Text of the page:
I want to compute $$S = \sum_{k=0}^{m} \left\lfloor \frac{n-5k}{2}\right\rfloor.$$ This sum was motivated by the need to compute the number of solutions to $$x_1+2x_2 +5x_3 = n (*)$$ In particular we observe that the number of solutions to $x_1+2x_2=n$ is $\left\lfloor\frac{n}{2}\right\rfloor+1$ and so the number of solutions for $(*)$ is $$a(n) =\sum_{k=0}^{\lfloor n/5\rfloor} \left\lfloor \frac{n-5k}{2}\right\rfloor+1.$$ This is because we can write $(*)$ as $x_1+2x_2 = n-5x_3$ and then we can range $0\leq x_3 \leq \lfloor n/5\rfloor$ to get all solutions. We have denoted $m = \lfloor n/5\rfloor$ and so $$a(n) = S + m+1.$$ I am not sure how to start computing $S$, perhaps someone can give some indications.

  • $\begingroup$ Compute the sum without the floors, and then the difference. $\endgroup$ – Yuval Filmus Jan 11 at 9:26
  • $\begingroup$ Difference of what, I do not understand? $\endgroup$ – model_checker Jan 11 at 9:28
  • $\begingroup$ The difference between the sum without the floors and your sum. $\endgroup$ – Yuval Filmus Jan 11 at 9:28
  • $\begingroup$ The sum without floors is $$S ' = \frac{(2n-5m)(m+1)}{4}.$$ You want me to find $S'-S?$ $\endgroup$ – model_checker Jan 11 at 9:38
  • $\begingroup$ Yes, exactly. Half the summands would be zero, and the other half 1/2. $\endgroup$ – Yuval Filmus Jan 11 at 9:54

First, suppose $n$ and $m$ are even. Then the sum of the even terms of $S$ is

$$S_2 = \sum\limits_{k=0}^{m/2}\frac{n-10k}{2} = \frac{nm}{4} - \frac{5m(m+2)}{8}.$$

and similarly, if $n$ is even and $m$ is odd, the sum of the odd terms of $S$ is

$$S_1 = \sum\limits_{k=0}^{(m-1)/2}\frac{n - 6 - 10k}{2} = \frac{(n-6)(m-1)}{4} - \frac{5(m-1)(m+1)}{8}.$$

For a general $m$, if $l := \left\lfloor\frac{m}{2}\right\rfloor$, then $$S_2 = \dfrac{nl}{2}-\dfrac{5l(l+1)}{2},$$ and similarly, with $p := \left\lfloor\frac{m-1}{2}\right\rfloor$, we have

$$S_1 = \frac{p(n-6)}{2} - \frac{5p(p+1)}{2}.$$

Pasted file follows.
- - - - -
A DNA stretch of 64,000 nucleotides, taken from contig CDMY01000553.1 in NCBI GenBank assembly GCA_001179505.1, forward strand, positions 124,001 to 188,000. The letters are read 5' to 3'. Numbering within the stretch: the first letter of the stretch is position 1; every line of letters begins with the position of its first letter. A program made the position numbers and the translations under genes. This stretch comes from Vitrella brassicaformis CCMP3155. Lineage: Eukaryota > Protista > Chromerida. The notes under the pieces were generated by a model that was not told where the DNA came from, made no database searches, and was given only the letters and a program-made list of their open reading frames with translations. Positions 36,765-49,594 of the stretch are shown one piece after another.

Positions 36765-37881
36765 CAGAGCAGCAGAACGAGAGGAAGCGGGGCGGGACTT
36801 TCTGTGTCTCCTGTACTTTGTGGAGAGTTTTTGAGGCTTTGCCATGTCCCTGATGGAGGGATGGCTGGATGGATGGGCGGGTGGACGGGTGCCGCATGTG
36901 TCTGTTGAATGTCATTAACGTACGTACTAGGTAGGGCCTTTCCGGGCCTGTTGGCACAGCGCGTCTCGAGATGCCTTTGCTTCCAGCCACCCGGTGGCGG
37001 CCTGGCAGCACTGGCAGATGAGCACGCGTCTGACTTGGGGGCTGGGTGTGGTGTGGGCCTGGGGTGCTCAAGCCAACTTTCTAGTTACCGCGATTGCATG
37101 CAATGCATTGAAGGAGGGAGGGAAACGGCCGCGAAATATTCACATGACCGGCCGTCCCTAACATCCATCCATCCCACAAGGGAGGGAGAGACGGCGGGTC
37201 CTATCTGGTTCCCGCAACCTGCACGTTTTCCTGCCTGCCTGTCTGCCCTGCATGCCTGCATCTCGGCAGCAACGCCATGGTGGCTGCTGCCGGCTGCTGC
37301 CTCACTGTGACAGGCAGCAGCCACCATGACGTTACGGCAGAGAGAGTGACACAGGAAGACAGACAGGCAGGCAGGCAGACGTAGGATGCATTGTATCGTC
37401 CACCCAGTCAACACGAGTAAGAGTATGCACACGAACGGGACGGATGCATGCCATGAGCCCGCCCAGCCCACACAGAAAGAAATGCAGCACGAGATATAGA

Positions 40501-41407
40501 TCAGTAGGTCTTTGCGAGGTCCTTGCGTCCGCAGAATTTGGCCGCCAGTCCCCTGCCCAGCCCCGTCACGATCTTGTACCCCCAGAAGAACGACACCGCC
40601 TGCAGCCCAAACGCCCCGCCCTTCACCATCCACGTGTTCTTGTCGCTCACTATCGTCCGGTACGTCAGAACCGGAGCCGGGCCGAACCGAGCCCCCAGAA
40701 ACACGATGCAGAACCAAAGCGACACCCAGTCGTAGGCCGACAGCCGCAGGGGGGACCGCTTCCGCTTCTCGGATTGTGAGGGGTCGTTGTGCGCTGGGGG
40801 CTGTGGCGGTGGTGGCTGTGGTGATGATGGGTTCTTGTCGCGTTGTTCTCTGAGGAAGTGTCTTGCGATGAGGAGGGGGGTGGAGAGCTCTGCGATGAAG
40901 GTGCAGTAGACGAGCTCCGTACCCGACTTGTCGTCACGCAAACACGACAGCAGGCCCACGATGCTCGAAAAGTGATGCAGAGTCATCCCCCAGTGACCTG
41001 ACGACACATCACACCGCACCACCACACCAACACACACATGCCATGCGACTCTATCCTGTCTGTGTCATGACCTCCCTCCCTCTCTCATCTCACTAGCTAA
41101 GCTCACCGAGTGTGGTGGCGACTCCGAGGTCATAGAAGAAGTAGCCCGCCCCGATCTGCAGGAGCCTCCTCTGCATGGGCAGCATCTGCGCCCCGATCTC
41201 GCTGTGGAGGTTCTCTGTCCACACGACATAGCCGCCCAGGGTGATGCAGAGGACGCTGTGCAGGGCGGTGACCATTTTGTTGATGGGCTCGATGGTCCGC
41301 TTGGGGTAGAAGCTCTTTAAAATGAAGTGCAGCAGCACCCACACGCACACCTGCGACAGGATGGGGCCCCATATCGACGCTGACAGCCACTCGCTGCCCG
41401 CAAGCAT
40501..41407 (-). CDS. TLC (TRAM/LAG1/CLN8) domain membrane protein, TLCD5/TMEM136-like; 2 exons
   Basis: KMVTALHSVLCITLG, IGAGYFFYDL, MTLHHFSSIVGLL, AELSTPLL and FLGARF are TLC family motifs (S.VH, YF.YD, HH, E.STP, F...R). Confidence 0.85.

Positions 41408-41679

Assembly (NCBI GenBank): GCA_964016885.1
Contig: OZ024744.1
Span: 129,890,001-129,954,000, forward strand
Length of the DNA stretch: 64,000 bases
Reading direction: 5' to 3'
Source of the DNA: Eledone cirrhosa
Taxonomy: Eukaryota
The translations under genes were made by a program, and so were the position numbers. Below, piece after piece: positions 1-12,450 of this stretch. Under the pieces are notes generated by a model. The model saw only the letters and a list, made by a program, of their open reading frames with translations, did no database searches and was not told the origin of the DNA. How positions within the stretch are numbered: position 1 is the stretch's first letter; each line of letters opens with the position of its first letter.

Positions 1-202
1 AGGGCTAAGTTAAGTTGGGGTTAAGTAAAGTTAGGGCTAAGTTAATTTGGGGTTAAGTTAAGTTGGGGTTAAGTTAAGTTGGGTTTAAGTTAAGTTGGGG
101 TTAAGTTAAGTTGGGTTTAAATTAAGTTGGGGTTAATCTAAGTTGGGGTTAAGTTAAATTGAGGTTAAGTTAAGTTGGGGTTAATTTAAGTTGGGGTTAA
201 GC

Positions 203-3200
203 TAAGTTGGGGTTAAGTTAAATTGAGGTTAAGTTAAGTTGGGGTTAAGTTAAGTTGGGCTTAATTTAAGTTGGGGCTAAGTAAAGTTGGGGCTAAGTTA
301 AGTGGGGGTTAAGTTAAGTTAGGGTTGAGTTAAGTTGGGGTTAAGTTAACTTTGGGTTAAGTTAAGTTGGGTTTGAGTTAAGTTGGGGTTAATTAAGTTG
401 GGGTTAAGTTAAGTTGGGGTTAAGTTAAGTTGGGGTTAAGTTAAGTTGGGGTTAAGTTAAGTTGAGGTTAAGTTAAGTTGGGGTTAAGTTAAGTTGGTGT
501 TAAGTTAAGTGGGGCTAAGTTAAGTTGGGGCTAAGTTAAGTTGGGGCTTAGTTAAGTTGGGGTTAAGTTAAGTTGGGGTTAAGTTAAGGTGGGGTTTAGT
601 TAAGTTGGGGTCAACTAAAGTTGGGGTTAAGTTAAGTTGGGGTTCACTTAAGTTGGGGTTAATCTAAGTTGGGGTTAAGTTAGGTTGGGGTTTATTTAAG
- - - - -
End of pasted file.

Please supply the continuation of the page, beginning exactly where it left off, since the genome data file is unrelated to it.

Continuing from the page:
Now, adding those together, we have

\begin{align*}S = S_1 + S_2 &= \frac{p(n-6)-5p(p+1)+nl-5l(l+1)}{2} \\&= \frac{(p+l)n-11p-5p^2-5l^2-5l}{2}\end{align*}

But $p+l = m-1$ (if neither had been rounded down, it would sum to $\frac{2m-1}{2}$, but exactly one has been rounded down by exactly $\frac{1}{2}$, so it sums to $\frac{2m-2}{2} = m-1$), so we can do some simplifications:

$$S = \frac{(m-1)n-6p-5m-5(p^2+l^2)}{2}$$

Similarly if there were no rounding, then we would have, $p^2+l^2 = \frac{m^2+(m-1)^2}{4} = \frac{2m^2-2m+1}{4}$, but our rounding reduces this by exactly $\frac{1}{4}$, so in fact $p^2 +l^2 = \frac{m^2-m}{2}$, allowing a further simplification:

$$S = \frac{2n(m-1)-12p-15m-5m^2}{4}.$$

Now, if $m$ is odd, then $12p = 6(m-1)$, while if $m$ is even, then $12p = 6(m-2)$, so if $I_o(m)$ is $1$ when $m$ is odd and $0$ when $m$ is even, then $12p = 6m-12+6I_o(m)$

$$S = \frac{2n(m-1)-21m-5m^2+12-6I_o(m)}{4}$$

which is as nice a format as we're going to get it into.

In the case where $n$ is odd, we see that $S_2$ is reduced by $1$ in each term, so by $l$ in total, and similarly $S_1$ is increased by $1$ in each term, so by $p$ in total, so $S$ changes by $p - l$ in total, and $p - l = I_o(m) - 1$, so our final sum in this case is

$$S = \frac{2n(m-1)-21m-5m^2+8-2I_o(m)}{4}.$$

  • $\begingroup$ def check_sum(n): # Choose m to be floor of n/5 m = math.floor(n/5) s = 0 for k in range(m): s += math.floor((n-5*k)/2) k = m%2 guess = 0 if n % 2 == 0: guess = (2*n*(m-1)-21*m-5*m**2+8-2*k)/4 else: guess = (2*n*(m-1)-21*m-5*m**2+12-6*k)/4 print("Guess", guess) print("Actual", s) $\endgroup$ – model_checker Jan 11 at 10:45
  • $\begingroup$ I tried this with $n=10.$ I get a negative value according to your formula. $\endgroup$ – model_checker Jan 11 at 10:45

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